From The Land of Ice and Snow
A literature Anthology Of Inuit culture
"Literacy is about more than reading and writing – it is about how we communicate in society. It is about social practices and relationships, about knowledge, language and culture.
Literacy finds its place in our lives alongside other ways of communicating. Indeed, literacy itself takes many forms: on paper, on the computer screen, on TV, on posters and signs. Those who use literacy take it for granted – but those who cannot use it are excluded from much communication in today’s world. Indeed, it is the excluded who can best appreciate the notion of “literacy as freedom”.
(UNESCO, Statement for the United Nations Literacy Decade, 2003–2012; italics added)
Literacy for Learning – The Report of the Expert Panel on Literacy in Grades 4 to 6 in Ontario
From the Land of Ice and Snow is a Junior literature anthology by Educators for Educators. As part of the Calls to Action brought about by the Truth and Reconciliation Commission, we must provide our students with rich texts that celebrate Aboriginal history and culture. These texts complement the Ontario First Nation, Métis, and Inuit Education Policy Framework. Students and educators in Grade 4-6 will love how these stories paint life in the land of ice and snow.
Yuit is a great book for junior readers to explore Inuit life, culture, and creation myth. Vivid depictions of living on the frozen landscape take readers to a new and exciting environment that they may have thought uninhabitable. Through Liat, the story explores the beliefs of Inuit people and how Inuit societies lived and thrived. The description of making igloos and cooking seal meat offers a glimpse into a culture that readers may know very little about.
This book is a wonderful complement to grades 4-6 language curriculum as it exposes learners to diversity. It also makes connections to the social studies curriculum as it examines the changing way of life that resulted when settlers arrived. Using critical thinking, students should discuss the Inuit relationship to the land and how interconnected their own identity is to their surrounding environment.
Writing the next chapter to this story would be a fantastic way for learners to continue their adventure with Liak and Yuit. Students could brainstorm their ideas in small groups and then write about what they think Liak and Yuit's new lives might be. Students could then share their ideas about how they think the book ends.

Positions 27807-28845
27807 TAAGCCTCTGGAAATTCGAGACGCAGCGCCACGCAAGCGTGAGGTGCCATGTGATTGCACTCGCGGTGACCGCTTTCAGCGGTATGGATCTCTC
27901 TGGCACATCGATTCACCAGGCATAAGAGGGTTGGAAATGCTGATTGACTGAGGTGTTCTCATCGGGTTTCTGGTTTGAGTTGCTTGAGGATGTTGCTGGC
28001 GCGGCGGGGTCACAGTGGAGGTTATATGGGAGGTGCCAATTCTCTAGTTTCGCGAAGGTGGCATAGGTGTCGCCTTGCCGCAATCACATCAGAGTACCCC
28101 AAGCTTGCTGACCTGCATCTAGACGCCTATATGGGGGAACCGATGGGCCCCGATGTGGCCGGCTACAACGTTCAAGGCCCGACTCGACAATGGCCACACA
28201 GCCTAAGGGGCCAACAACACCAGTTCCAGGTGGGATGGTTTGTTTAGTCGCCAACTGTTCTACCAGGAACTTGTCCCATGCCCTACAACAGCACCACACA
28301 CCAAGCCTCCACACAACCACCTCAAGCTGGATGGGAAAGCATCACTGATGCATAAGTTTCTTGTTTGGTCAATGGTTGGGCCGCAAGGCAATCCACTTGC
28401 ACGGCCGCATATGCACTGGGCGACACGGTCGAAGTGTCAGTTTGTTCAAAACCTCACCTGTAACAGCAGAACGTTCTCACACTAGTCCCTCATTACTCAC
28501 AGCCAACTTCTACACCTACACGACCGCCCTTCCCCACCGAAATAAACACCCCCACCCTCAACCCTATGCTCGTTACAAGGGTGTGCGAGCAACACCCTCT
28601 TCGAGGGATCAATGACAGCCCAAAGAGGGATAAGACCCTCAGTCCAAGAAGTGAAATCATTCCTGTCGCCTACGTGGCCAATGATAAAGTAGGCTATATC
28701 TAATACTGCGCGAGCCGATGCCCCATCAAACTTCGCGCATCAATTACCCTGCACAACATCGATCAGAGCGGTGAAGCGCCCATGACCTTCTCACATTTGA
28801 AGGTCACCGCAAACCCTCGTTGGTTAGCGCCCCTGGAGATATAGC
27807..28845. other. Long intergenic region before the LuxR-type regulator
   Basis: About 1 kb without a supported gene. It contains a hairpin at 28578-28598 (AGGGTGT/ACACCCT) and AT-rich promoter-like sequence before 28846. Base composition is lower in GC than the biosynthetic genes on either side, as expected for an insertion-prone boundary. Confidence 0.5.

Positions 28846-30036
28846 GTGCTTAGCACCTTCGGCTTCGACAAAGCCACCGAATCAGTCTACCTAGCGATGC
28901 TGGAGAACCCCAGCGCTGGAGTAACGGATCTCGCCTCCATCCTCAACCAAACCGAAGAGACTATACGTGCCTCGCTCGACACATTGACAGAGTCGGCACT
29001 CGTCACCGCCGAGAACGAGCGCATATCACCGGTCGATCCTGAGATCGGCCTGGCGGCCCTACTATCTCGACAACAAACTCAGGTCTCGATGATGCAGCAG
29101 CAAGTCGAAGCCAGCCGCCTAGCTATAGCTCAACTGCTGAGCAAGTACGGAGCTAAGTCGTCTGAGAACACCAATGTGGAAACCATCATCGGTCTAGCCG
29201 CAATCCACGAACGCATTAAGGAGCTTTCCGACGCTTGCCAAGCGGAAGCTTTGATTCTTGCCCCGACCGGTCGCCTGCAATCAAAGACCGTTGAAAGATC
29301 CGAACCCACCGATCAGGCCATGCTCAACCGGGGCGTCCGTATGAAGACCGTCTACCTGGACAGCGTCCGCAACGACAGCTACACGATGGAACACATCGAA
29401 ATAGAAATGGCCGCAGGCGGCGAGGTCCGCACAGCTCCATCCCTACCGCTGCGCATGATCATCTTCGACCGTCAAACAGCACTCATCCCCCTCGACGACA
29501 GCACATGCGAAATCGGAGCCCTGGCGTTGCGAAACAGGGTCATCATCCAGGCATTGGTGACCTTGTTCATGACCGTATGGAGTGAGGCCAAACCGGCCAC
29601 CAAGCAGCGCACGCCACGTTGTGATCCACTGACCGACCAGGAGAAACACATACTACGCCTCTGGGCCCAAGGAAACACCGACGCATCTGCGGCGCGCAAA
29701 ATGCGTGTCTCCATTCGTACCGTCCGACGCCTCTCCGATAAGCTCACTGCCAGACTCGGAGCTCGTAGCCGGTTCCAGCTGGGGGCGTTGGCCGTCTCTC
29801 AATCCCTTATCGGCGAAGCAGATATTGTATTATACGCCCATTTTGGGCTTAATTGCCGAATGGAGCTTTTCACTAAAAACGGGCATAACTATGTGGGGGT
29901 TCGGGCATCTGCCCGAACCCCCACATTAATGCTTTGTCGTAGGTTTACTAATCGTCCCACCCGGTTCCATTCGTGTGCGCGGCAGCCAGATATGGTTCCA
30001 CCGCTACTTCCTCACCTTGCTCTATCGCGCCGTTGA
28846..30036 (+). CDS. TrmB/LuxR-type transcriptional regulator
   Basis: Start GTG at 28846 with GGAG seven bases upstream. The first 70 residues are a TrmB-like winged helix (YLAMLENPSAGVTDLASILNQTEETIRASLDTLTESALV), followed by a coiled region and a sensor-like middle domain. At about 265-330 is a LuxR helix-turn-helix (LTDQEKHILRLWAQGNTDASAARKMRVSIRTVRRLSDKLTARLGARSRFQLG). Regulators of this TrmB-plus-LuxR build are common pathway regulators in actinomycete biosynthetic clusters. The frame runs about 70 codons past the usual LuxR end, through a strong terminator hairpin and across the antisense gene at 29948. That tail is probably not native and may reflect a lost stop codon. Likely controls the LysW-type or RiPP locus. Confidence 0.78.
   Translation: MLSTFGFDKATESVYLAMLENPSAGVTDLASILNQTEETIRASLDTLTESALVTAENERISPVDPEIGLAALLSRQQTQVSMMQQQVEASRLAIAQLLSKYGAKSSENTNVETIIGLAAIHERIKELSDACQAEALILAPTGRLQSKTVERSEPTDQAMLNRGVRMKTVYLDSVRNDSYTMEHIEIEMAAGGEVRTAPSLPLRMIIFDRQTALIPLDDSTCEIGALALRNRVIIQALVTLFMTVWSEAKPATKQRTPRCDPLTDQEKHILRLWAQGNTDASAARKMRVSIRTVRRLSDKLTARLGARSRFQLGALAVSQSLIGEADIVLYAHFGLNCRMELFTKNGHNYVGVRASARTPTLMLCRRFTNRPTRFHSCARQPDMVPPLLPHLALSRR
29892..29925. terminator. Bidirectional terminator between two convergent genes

Tuk and the Whale
Tuk and the Whale imagines a whale hunt between European fishers and Inuit on the eastern coast of Baffin Island in the early 1600s. The story shows the tension and cooperation that a survival situation forced upon two very different groups.
Tuk and the Whale is an excellent read for grade five as it the Inuit way of life from an insider perspective. It imaginatively narrates how a young Inuit boy might see contact and the gifts from European fishers like a knife and different hunting practices. This book also ties into Ontario’s Social Studies Curriculum (2018) grade five, strand A: Interactions of Indigenous Peoples and Europeans prior to 1713, in What Would Eventually Become Canada and it ties into all the Big Ideas in its sub-strands. It ties into the Interrelationships concept as it shows the tension that contact had and the fears, rightly so, of how that contact might impact Inuit communities. Finally, Tuk and the Whale works with the Ontario First Nation, Metis, and Inuit Education Policy Framework by promoting Inuit culture and traditional knowledge in the classroom.
A fun activity for students is to recreate the whale hunt from both the European and Inuit perspectives as a short play. Students would have to interpret these views from what is known in the story and use historical sources to creatively imagine what plausibly could be felt or thought by the hunters.
Sila and the Land
As the third book in the anthology, this book helps engage oral communication about positive environmental stewardship, making inferences on how we can protect our natural surroundings. It also includes and adds value to different voices and perspectives within the Canadian narrative. By promoting different narratives, students can critically analyze a multitude of perspectives through literature. As a graphic novel, students are also able to interpret the images and how it relates to their relationship to the environment.
A fun classroom activity would have students making a book advertisement. In groups of two, students could create a short advertisement for the book, perhaps tying it to earth day. They should include why they liked it, why the book is essential for their friends and families to read, and maybe some recommendations on how to be a steward for the environment. Students could choose between a few different mediums (video, poster) and present their advertisement in class.
Link to Urban Community Cohort
- Privileges Inuit and feminine voices and narratives
- Decolonalizes our understanding of Aboriginal and non-Aboriginal
- Migration to urban centers due to colonization
- Reflecting on Indigenous populations moving to urban centers due to lack of basic necessities (healthcare, skills training)
- Analyzing the context of Aboriginal people’s experiences of migration from rural to urban settings
- Understanding Inuit culture within the Urban context in the past, present and future.
Tuk and the Whale Teacher's Guide: https://cdn.shopify.com/s/files/1/0276/4619/files/Tuk_and_the_Whale_Teachers_Guide.pdf
Sila and the Land PDF: http://www.climateaction150.ca/Sila%20and%20the%20Land.pdf
Ontario First Nation, Métis, and Inuit Education Policy Framework: http://www.edu.gov.on.ca/eng/aboriginal/fnmiframework.pdf
Pulling Together: A guide for Indigenization of post-secondary institutions. A professional learning series by Kory Wilson: https://opentextbc.ca/indigenizationfoundations/